• Notice of Material Modifications. Plans must ensure that participants and beneficiaries are provided with notice of any material modification that would affect the content of the SBC (and that occurs other than in connection with coverage renewal or reissuance) no later than 60 days prior to the effective date of the change.
  • Disclosure of Grandfathered Status. A plan must include a statement indicating that the plan believes it is a grandfathered plan, along with certain other information, in any plan materials provided to participants or beneficiaries describing plan benefits.

If the employer does not offer qualifying health insurance, or if it does but, despite that, at least one full-time employee qualifies for and receives the premium tax credit for purchasing coverage through the Health Insurance Marketplace, the employer will owe a shared responsibility payment. A full-time employee could receive the premium tax credit if he or she was offered minimum essential coverage that either was not affordable for that employee or did not provide minimum value.

Additional penalties based on related ACA requirements may also apply.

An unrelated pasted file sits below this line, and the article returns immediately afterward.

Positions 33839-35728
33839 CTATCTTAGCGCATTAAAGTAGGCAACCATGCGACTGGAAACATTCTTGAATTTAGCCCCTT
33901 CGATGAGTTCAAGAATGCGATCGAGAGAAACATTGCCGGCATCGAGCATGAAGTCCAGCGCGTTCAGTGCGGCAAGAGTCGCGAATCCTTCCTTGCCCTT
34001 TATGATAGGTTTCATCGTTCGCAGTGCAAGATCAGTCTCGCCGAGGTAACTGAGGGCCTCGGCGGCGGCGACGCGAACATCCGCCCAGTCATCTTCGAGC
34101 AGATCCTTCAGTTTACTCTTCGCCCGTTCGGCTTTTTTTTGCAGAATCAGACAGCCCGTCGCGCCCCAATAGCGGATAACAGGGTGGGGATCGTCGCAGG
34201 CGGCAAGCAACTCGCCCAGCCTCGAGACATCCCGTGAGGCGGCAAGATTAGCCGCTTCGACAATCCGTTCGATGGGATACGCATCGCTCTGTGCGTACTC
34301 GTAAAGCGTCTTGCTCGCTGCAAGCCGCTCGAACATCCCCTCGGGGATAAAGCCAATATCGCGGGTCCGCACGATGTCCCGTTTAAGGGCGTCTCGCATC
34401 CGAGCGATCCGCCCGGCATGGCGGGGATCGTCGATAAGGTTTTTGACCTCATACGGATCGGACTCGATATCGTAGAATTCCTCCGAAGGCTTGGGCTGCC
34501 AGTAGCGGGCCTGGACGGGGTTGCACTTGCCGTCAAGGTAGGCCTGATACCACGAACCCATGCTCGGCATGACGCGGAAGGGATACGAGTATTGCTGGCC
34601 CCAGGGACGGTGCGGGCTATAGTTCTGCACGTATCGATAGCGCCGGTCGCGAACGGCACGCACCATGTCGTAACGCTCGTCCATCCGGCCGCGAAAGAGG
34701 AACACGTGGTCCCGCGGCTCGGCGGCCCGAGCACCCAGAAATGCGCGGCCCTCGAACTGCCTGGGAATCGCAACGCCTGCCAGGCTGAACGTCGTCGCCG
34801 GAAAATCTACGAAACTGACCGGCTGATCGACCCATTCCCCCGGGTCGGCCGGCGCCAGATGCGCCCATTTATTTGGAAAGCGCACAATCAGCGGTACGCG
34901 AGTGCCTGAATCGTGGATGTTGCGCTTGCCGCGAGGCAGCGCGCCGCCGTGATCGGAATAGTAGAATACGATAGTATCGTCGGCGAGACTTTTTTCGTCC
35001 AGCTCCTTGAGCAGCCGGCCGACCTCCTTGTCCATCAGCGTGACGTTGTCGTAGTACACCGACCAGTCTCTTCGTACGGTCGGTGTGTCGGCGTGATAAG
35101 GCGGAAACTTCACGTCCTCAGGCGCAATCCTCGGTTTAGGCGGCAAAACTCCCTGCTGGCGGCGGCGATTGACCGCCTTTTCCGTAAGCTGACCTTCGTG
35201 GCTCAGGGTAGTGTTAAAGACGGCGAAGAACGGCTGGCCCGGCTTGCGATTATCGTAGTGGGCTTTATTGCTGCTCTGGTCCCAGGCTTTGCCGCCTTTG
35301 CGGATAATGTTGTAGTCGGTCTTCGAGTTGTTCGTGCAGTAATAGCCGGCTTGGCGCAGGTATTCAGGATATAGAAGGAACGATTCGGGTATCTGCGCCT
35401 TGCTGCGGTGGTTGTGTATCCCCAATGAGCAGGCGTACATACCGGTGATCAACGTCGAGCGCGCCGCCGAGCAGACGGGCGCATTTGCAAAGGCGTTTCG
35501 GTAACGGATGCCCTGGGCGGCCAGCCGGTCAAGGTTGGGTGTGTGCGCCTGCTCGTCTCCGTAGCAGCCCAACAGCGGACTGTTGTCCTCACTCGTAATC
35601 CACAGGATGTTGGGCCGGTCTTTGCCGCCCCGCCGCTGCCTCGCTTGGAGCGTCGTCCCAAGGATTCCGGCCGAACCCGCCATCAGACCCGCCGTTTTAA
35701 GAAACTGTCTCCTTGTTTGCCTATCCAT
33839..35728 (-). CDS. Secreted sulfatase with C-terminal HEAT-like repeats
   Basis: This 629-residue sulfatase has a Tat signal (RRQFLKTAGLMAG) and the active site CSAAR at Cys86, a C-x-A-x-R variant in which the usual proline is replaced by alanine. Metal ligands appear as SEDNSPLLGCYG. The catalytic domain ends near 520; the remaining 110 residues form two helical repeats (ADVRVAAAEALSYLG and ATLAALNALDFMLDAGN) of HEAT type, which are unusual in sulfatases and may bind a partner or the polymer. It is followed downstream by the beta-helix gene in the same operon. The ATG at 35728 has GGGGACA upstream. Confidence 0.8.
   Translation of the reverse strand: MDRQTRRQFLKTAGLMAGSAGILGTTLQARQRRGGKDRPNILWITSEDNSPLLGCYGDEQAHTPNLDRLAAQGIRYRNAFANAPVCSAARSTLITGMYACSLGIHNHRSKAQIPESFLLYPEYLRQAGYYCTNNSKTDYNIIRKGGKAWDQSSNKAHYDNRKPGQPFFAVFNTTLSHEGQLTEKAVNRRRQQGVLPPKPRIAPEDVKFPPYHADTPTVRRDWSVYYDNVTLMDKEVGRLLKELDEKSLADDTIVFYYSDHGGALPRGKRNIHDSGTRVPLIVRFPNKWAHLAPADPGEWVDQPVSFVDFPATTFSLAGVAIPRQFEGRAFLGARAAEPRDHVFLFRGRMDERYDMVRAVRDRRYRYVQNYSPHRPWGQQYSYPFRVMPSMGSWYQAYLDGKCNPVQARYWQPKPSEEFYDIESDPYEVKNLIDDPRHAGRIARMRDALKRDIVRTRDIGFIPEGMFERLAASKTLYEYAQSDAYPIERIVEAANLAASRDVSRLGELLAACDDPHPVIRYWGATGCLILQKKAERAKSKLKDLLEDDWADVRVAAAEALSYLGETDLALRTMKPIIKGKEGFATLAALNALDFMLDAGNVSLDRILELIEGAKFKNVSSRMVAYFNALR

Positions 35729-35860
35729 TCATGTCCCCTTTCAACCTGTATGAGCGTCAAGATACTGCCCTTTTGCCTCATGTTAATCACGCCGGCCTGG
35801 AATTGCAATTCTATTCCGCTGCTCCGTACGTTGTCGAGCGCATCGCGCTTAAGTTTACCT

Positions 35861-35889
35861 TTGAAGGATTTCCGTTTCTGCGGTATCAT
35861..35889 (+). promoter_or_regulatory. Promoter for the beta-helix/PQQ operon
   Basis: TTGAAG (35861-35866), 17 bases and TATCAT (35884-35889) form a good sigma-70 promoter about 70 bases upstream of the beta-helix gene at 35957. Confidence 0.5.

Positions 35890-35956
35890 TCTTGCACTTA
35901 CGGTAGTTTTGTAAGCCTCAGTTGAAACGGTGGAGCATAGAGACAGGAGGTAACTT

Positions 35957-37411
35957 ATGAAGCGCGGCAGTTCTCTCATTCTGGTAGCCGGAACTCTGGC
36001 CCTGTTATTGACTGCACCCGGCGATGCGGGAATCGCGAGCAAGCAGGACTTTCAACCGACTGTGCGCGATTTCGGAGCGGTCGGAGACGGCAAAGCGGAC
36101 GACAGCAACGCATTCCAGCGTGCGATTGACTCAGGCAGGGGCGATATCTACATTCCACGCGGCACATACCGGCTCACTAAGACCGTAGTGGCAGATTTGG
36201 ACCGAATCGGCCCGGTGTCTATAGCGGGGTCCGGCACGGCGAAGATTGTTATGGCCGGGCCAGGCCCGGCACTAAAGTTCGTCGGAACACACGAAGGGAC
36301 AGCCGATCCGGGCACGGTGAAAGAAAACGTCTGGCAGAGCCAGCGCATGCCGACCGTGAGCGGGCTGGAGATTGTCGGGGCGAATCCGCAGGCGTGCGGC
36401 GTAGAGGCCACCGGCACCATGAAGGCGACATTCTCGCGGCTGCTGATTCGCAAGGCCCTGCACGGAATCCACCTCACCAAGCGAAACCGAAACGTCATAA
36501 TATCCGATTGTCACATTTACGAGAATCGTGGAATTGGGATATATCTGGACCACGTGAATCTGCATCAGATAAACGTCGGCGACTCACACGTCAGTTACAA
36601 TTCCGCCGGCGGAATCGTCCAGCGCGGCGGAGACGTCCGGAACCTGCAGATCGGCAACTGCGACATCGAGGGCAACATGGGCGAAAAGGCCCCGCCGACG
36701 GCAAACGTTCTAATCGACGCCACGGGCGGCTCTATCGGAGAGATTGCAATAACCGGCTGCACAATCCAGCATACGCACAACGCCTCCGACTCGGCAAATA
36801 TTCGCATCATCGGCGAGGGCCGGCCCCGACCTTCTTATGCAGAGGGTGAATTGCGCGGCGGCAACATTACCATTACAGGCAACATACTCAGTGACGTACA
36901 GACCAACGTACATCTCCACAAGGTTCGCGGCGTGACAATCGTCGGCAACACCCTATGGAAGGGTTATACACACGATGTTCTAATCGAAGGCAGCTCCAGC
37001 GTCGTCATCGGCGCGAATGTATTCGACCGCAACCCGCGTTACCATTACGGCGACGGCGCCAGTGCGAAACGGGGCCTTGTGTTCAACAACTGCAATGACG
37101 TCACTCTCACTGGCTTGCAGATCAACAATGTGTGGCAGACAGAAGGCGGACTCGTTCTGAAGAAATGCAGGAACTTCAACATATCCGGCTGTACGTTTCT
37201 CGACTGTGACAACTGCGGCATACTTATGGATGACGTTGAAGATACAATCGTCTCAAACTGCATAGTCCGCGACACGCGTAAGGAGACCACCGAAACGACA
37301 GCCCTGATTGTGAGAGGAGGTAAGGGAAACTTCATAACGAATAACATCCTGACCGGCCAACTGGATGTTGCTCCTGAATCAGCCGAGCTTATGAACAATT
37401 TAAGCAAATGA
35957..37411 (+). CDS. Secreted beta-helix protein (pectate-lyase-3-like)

The ACA places certain reporting and fee requirements on employers and insurers providing group health plan coverage to employees, including:

  • W-2 Reporting. Employers that must file 250 or more W-2 forms for the preceding calendar year and that sponsor a group health plan are required to report the cost of coverage provided to each employee on Form W-2 (provided to employees in January), with certain exceptions.
  • IRS Information Reporting. Requirements are as follows:
    • ALEs are required to report information to the IRS and to their employees about their compliance with the "pay or play" provision under Internal Revenue Code Section 6056 using Forms 1094-C and 1095-C.
    • Self-insuring employers that are not ALEs that provide minimum essential health coverage are required to report information on this coverage to the IRS and to covered individuals under Section 6055 of the Internal Revenue Code using Forms 1094-B and 1095-B.